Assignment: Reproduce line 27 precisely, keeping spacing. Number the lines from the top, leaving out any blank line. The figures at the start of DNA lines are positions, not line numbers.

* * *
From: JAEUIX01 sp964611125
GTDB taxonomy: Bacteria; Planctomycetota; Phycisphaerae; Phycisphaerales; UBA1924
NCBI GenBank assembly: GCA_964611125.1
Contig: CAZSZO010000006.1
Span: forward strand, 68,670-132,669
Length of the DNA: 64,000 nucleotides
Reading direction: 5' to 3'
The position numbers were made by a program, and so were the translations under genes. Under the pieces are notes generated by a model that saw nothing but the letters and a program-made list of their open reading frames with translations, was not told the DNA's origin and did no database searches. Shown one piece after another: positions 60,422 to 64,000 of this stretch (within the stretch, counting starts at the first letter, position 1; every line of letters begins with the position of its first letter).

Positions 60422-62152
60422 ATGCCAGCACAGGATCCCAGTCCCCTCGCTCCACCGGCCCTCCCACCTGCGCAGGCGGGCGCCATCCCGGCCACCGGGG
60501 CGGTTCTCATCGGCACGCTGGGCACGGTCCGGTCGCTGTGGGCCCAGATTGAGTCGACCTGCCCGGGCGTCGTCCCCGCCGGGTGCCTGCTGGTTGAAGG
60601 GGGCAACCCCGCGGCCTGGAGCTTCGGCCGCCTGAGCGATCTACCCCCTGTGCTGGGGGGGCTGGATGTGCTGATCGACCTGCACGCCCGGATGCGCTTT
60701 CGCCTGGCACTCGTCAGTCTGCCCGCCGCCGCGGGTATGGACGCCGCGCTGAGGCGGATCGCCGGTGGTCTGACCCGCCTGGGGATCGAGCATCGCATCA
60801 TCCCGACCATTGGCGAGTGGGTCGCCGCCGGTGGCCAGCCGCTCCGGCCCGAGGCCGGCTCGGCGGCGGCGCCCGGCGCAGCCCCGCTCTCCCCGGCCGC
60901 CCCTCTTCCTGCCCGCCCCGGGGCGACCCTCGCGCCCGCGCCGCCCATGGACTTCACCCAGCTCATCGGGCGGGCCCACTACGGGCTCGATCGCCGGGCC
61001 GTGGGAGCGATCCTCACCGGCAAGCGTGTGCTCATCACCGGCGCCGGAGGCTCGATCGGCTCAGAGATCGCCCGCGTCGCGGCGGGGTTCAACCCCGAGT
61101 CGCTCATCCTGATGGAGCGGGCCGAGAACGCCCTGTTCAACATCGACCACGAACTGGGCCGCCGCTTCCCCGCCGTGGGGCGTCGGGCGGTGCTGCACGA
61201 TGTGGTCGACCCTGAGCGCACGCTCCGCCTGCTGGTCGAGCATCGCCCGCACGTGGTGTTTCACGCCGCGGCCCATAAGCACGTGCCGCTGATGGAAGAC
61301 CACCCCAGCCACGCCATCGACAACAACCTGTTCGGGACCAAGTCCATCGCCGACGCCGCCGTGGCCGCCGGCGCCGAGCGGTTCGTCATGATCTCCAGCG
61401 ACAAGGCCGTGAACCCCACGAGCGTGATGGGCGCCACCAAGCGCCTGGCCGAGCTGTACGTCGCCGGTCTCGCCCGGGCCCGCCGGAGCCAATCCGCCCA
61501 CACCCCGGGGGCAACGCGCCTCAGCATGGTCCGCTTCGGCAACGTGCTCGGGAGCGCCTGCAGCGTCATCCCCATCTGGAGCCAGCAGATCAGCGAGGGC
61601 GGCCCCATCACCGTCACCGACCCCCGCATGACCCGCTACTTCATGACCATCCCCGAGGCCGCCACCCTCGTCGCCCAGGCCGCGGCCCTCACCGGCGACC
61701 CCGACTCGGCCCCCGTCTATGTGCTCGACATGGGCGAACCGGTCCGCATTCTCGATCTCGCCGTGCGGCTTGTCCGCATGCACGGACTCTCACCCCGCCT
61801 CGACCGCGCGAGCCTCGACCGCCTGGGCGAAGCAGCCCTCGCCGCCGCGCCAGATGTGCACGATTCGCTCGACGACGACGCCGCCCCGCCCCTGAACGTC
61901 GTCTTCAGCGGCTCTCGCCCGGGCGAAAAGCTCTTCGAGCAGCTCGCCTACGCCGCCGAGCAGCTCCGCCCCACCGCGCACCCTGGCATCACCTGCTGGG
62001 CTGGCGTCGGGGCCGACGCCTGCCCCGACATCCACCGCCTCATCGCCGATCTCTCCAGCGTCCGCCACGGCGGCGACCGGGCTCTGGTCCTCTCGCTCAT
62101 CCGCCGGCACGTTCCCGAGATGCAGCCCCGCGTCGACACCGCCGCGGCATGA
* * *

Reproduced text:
62101 CCGCCGGCACGTTCCCGAGATGCAGCCCCGCGTCGACACCGCCGCGGCATGA